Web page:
I’m also motivated by other people. There is spry gentleman from Kitchener, Ontario who participated in our national fitness program (called ‘Get Fit For Space’) that was associated with last year’s ISS expedition. Irv is 94 years old and walked 900 kilometers in the hallways of his assisted-living residence during the six months that I was in space. People like Irv are role models. Their dedication to fitness inspires me to exercise even on those days when I feel less energetic.
G4S: When in space for six months as you were last year, what is the equivalent of what we consider a fitness routine?
RT: If ISS astronauts did not exercise, our bodies would become de-conditioned in the weightless environment of space. Consequently we are scheduled two hours each day for exercise. Half of our exercise is devoted to aerobic fitness and the other half to muscle toning. We have two stationary bikes on the Station (BTW bike seats are not needed in weightlessness!), two treadmills (one is named after the American comedian Stephen Colbert) and an advanced resistive exercise device (ARED) that provides our muscles with a workout that is similar to a barbell/dumbbell workout on Earth. Personal trainers on the ground monitor our progress and continually modify our exercise protocols. The goals of the program are to minimize the de-conditioning of our cardiovascular and musculoskeletal systems, and to ensure that we will be physically ready for return to Earth’s gravity field at the end of our mission.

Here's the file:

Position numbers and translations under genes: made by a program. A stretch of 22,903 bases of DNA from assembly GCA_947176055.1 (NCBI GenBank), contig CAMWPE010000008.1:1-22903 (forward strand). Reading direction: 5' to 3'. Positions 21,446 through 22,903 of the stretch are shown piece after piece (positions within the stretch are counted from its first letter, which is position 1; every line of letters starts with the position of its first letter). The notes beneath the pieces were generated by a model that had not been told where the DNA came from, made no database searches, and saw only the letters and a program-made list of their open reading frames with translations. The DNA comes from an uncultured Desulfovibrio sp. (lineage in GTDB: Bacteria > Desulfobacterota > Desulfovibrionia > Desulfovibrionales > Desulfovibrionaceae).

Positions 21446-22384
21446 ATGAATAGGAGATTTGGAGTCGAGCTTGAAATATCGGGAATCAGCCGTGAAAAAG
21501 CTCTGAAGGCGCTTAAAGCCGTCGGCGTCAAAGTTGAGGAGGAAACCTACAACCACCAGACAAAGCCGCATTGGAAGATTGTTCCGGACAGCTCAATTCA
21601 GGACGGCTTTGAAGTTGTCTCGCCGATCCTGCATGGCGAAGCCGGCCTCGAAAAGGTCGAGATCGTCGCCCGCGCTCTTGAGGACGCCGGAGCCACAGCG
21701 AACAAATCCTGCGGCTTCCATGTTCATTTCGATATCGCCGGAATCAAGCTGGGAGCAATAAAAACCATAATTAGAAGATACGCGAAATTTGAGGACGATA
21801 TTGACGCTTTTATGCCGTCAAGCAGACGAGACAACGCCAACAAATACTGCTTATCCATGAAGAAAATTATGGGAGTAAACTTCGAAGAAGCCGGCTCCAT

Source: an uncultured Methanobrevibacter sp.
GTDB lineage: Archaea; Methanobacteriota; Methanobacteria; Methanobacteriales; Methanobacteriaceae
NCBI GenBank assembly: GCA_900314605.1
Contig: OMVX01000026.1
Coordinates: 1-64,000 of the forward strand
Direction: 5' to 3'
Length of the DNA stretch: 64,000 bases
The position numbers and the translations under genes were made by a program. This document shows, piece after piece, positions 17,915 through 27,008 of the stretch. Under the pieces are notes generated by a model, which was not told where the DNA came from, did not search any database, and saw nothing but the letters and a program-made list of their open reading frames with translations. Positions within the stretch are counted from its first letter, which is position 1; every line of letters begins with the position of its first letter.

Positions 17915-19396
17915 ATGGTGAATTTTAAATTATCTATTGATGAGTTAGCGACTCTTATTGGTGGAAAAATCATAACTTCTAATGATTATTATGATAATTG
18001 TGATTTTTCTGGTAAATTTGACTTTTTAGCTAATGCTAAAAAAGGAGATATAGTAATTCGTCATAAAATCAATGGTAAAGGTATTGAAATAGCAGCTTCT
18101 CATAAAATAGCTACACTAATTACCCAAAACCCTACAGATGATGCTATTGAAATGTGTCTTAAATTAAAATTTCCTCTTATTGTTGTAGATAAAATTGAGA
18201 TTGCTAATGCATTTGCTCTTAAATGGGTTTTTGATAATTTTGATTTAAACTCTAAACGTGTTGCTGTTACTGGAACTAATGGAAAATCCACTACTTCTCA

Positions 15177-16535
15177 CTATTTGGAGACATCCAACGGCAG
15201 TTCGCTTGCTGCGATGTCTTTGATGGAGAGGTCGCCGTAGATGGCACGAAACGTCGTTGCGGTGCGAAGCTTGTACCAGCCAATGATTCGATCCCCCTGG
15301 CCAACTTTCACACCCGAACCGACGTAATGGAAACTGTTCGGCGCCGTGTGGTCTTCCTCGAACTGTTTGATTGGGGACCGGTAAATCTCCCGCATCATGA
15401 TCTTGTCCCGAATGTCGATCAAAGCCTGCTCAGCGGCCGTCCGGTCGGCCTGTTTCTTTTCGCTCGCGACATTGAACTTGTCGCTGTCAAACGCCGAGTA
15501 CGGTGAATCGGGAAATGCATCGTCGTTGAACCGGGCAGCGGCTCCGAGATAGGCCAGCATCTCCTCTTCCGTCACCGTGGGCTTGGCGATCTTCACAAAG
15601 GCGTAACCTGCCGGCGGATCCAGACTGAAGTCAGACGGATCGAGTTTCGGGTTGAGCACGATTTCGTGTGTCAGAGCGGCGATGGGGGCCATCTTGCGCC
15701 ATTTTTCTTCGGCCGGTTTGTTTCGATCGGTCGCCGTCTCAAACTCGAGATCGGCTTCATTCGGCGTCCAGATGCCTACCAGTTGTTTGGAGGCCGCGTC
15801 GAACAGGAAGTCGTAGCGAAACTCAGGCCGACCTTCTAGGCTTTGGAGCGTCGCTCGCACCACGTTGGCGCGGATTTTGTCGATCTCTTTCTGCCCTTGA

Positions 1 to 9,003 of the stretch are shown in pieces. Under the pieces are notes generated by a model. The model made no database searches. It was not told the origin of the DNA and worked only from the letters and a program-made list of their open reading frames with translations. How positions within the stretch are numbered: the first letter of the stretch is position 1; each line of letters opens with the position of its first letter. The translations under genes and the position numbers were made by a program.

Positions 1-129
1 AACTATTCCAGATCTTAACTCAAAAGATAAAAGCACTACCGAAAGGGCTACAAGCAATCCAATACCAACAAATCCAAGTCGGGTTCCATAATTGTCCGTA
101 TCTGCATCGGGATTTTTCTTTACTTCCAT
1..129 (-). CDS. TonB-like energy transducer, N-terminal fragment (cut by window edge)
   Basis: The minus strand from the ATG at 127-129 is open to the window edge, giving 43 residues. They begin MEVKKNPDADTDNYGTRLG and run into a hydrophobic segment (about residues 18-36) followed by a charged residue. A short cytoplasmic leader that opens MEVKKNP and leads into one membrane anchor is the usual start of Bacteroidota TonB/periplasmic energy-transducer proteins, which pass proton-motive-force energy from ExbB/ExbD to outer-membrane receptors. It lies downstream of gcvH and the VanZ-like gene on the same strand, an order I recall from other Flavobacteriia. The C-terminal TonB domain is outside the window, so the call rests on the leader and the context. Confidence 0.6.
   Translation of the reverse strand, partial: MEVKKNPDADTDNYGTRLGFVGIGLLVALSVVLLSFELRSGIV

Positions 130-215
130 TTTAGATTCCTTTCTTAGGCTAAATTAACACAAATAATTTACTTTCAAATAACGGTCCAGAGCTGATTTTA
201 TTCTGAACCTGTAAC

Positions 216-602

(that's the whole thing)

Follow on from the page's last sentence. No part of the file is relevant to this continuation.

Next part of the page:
G4S: Finally, if you had become an NHL hockey player, would you have been a better fit with Béliveau on the wing, or along the point with Orr?
RT: What a fanciful question! I would’ve been an equally bad fit on the wing and the point. In fact, the NHL would’ve needed to invent a position for me called ‘left decoy’ to adequately describe my role and abilities. But what a thrill it would be to skate on the same ice surface as these two legends!